Officials invited Fr. Zinon to organize an iconography school within a newly returned monastery and a year later gave him an award for his iconographic accomplishments. He traveled abroad, taught master classes in Italy and France, and painted not only for Orthodox communities but also for Catholic and Anglican churches and monasteries. In his new commissions, he began exploring Byzantine and Russian iconographic styles that predated Rublev. His figures became simpler, plainer. Their gaze seemed to penetrate silently into the viewer’s inner self (whereas Rublev represented the more self-assertive spirit of Muscovy).

In 1996, at what appeared to be the height of his career, things suddenly fell apart. Fr. Zinon hosted a group of Italian Catholics, allowed them to celebrate the Eucharist in an unconsecrated space in the monastery, and received communion from them. When his bishop took him to task, Fr. Zinon defended himself. “Catholics and Orthodox recognize the validity of each other’s sacraments,” he argued. The bishop viewed his response as defiance, removed him from the monastery, and banned him from priestly service.

Fr. Zinon was penniless and on his own. He moved to a small village near the Estonian border, where he painted and sold icons to support himself. He continued to live as a monk, although he no longer belonged to a monastic community or had an abbot or bishop. The worst part, he told me, was that he could not celebrate the Eucharist. He could receive it only at the hands of another priest—but there was none in the village.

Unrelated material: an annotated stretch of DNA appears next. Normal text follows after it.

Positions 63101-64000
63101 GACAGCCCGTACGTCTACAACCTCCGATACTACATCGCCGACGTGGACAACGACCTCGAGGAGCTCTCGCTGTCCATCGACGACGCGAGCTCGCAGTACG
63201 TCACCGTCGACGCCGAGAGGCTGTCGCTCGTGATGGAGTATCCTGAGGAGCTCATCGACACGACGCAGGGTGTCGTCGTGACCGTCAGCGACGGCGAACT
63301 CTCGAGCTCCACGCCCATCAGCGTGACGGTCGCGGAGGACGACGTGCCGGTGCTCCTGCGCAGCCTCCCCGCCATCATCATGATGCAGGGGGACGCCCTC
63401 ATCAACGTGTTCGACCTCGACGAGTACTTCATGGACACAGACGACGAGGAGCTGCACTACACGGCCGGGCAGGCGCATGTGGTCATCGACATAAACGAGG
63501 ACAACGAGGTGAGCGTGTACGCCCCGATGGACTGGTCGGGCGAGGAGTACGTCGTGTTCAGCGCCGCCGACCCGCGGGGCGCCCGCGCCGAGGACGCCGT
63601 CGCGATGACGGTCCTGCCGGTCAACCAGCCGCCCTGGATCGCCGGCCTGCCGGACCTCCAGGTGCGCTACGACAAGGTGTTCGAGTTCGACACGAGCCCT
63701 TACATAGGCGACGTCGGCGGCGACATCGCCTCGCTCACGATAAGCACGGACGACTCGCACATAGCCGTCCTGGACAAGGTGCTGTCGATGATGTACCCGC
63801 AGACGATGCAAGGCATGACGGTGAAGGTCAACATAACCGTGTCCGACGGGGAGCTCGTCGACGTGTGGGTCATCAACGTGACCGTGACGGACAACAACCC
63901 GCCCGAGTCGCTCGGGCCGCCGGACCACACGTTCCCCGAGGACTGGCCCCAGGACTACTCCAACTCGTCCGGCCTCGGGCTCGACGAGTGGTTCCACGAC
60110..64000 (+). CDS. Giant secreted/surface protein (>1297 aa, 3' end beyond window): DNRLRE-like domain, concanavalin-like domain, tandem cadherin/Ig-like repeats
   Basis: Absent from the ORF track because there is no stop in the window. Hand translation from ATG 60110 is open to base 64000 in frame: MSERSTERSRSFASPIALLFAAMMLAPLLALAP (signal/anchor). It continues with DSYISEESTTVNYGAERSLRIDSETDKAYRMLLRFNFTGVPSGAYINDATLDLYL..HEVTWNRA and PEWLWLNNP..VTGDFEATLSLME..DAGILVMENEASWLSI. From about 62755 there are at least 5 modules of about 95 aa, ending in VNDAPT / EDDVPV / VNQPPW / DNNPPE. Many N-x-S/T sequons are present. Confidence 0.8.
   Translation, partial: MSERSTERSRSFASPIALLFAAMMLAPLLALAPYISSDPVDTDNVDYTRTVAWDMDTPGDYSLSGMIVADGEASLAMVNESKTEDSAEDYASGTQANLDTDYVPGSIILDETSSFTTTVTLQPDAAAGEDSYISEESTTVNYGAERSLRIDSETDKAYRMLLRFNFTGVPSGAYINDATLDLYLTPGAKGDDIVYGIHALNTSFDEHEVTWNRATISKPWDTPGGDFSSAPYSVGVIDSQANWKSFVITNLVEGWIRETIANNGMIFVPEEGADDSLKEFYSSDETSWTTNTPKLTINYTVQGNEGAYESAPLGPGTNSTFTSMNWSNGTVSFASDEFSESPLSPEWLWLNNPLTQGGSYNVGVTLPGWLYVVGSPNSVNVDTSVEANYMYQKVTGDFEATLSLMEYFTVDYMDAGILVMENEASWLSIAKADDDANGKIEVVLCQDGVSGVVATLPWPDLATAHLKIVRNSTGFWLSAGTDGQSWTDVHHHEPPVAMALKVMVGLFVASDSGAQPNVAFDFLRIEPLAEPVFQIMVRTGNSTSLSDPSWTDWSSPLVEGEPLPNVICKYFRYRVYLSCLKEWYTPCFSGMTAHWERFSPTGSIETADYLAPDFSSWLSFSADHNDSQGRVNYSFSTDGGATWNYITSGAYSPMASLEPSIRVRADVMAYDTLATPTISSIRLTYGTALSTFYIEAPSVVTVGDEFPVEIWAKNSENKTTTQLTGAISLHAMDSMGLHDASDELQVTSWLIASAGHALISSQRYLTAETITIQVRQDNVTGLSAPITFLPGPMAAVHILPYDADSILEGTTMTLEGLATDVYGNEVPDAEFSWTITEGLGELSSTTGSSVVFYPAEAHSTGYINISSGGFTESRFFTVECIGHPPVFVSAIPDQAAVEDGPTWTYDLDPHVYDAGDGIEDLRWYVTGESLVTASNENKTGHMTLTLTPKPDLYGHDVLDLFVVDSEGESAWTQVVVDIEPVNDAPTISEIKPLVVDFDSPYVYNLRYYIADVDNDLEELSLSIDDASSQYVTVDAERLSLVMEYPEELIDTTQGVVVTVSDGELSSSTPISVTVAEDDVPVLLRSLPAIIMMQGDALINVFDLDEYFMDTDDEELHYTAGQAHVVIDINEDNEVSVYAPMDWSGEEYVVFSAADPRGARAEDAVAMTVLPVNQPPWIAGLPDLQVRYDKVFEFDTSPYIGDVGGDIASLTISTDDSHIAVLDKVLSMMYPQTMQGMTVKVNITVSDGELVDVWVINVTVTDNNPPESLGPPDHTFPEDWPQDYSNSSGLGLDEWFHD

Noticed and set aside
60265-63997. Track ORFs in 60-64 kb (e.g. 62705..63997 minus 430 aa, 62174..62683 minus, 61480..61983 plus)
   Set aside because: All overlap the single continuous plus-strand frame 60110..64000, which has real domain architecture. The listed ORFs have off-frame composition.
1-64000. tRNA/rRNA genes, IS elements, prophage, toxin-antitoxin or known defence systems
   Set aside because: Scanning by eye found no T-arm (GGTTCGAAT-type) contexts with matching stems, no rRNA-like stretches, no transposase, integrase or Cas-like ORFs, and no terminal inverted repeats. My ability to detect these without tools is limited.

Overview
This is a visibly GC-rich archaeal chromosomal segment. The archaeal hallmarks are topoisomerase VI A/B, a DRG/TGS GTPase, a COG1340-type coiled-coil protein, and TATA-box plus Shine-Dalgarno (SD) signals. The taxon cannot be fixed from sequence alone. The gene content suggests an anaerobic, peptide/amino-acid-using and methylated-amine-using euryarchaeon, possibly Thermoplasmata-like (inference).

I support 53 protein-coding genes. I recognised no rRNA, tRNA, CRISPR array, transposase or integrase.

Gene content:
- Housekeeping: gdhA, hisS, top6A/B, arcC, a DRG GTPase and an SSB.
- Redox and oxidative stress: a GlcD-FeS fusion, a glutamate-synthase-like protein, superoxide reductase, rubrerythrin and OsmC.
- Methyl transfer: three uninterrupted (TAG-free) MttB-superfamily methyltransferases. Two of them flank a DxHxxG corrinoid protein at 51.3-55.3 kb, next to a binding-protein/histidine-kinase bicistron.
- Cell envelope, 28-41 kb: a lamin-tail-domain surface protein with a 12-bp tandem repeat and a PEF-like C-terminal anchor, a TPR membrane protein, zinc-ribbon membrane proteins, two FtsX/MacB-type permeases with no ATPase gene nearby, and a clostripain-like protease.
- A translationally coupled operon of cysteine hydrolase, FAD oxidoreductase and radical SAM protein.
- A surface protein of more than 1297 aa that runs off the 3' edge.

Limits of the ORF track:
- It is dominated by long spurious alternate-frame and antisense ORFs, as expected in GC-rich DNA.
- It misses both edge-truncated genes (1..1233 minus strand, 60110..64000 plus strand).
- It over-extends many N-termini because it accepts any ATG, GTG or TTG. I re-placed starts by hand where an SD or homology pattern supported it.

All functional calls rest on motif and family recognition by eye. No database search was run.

During these lonely days, Fr. Zinon began thinking about what it means to be a Christian when one is in the minority. He could no longer turn for guidance to Fr. Seraphim, who had died in 1982. And he had few kindred spirits in the Russian Church, which was heady about its new social status and political influence. In order to find a way ahead, he learned all that he could about how the first Christians had lived with spiritual freedom amid an unfriendly society. His study of iconography had already been taking him back in time. Now, he investigated the famous mosaics in Ravenna, created in the sixth century when the church throughout East and West was still one. Soon, he looked back even further, to the art of the catacombs.